There’s no denying that electric vehicles are the future, with the government taking steps to end sales of new petrol and diesel cars to end in the UK by 2030. We’ve also seen many classics converted to EVs over the last couple of years. Now manufacturers are turning their sights to campervans, but are electric campervans practical?

If like me, you watched the recent Top Gear episode where Chris, Freddie and Paddy drove electric cars hooked up to modern caravans, you will recognise the difficulties that could be encountered here. We’ll start with the obvious; range.

EV Range

Of course, all vehicles have a range. Petrol tanks will do a finite number of miles on one tank; EV’s are no different; what is different here, though, is the time taken to fill up and get moving again. With a petrol or diesel vehicle, you drop in at one of many petrol stations, flip the cap, fill up, pay, and you’re on your way again.

Unfortunately, with electric powertrains, this is not the case. You will need to plug the vehicle into a power outlet and leave it there for a considerable amount of time. Even vehicles capable of accepting a fast charge will need to be left for at least 30 minutes.

Then there’s the problem of the availability of charging points. The country has a vast network of fuel stations for petrol and diesel vehicles. The same cannot be said for electric vehicles. Even when there are outlets, you have to contend with other EV’s already left charging in them, not to mention the reports of broken charging stations.

As electric cars and campers become more widely accessible over the next few years, charging stations will likely pop up in more places making this less of a problem. Still, none of the above is ideal unless you plan your trip with regular stop-offs centred around power outlets.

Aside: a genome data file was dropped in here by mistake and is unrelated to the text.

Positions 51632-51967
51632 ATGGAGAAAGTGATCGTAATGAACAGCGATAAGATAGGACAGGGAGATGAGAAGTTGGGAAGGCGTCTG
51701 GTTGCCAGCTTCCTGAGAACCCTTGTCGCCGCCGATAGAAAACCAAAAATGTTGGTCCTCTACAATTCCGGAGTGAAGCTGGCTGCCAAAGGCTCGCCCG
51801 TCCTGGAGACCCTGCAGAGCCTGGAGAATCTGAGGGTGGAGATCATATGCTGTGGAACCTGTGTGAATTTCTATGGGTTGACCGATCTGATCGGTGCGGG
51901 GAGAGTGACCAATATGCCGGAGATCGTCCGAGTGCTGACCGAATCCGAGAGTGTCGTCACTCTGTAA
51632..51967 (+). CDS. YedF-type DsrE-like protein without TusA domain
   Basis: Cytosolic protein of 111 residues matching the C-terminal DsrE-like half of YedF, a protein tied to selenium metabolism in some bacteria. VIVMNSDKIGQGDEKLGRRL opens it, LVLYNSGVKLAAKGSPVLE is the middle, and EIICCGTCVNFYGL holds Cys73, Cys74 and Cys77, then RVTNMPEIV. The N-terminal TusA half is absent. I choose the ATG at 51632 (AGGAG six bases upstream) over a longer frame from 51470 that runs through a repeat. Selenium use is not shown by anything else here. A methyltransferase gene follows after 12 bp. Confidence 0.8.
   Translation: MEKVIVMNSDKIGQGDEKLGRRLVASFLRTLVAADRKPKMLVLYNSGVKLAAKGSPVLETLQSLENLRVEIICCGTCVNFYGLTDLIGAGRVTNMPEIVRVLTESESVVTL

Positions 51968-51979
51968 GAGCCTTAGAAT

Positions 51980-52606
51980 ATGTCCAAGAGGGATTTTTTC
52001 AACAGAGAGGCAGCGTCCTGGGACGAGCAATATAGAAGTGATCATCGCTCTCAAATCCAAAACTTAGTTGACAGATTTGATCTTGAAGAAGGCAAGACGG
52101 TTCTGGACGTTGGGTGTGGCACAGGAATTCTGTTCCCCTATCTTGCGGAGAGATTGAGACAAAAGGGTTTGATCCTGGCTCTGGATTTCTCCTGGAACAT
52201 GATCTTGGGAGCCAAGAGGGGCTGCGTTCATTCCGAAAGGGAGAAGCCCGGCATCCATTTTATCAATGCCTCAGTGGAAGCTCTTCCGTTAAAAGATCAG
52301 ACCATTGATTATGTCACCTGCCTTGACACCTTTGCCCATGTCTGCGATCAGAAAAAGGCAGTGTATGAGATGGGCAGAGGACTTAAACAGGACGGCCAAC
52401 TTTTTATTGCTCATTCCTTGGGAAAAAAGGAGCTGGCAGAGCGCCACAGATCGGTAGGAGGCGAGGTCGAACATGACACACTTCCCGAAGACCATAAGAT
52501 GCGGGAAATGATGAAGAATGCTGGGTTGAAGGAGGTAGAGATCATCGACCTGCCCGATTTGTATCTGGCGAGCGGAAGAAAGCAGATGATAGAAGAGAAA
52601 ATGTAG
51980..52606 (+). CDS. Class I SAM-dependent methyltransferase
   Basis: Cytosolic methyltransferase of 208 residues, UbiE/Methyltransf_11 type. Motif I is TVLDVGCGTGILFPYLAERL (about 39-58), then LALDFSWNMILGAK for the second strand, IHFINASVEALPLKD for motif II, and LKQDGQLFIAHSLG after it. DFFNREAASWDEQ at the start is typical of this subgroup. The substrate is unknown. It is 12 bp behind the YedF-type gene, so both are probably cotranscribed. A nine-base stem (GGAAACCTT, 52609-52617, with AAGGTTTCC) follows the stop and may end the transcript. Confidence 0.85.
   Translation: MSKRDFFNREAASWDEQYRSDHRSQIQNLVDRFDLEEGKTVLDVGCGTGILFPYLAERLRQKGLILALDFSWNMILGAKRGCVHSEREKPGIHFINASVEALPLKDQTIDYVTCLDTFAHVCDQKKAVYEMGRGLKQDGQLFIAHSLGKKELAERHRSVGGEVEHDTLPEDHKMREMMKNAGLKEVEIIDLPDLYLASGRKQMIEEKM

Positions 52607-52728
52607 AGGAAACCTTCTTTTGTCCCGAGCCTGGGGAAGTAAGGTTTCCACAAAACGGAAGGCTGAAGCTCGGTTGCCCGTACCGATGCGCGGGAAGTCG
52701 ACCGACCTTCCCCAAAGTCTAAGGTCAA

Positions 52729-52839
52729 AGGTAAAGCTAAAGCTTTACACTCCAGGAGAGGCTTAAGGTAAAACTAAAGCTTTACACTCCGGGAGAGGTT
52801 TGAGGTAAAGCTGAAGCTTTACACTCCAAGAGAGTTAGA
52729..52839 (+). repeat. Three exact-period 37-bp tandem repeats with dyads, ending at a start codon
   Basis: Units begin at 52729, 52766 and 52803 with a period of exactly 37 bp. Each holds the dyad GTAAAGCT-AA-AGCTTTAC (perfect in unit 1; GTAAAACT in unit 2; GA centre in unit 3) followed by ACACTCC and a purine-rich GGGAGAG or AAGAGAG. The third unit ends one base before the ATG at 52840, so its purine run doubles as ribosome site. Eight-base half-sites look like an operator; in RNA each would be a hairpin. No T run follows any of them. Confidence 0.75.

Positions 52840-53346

Campervans are considerably heavier than cars. This is because of their size and the equipment they are laden with, which often includes a fridge, seating, sleeping area and perhaps a small cooker as well as all the necessities such as clothes and food for the trip.

This additional weight will require more battery power, as will things like the fridge and heating or air conditioning while driving. The electric campers on the market say they can get between 130-250 miles of range. These are not real-life figures though, we all know manufacturers exaggerate their range figures greatly.

The lighter the load, the longer you’ll be able to go, so consider this when packing for your campervan break if you opt for an electric camper van.


There aren’t really many electric campervans on the market at the moment. At present, just like electric cars, they do come with a higher ticket price than their petrol or diesel counterparts.

This price will be enough to put many people off initially. But over time, components and processes will help to bring the cost down. All brand-new motorhomes are expensive.

So, are electric campervans practical? This new and emerging market still needs much innovation, testing, and development. We wouldn’t be inclined to fork out for an expensive early product like this as there are bound to be teething issues and lessons to be learned. But then look at how many people ran out to buy early Tesla’s.

We are in the early days of electric vehicle development. Pioneering the future of travel will be a learning curve. We have been using the combustion engine for over 100 years now. Early cars were terrible and unreliable; look how far we have come now.

We look forward to seeing the innovation that occurs in this sector. We are living in exciting times.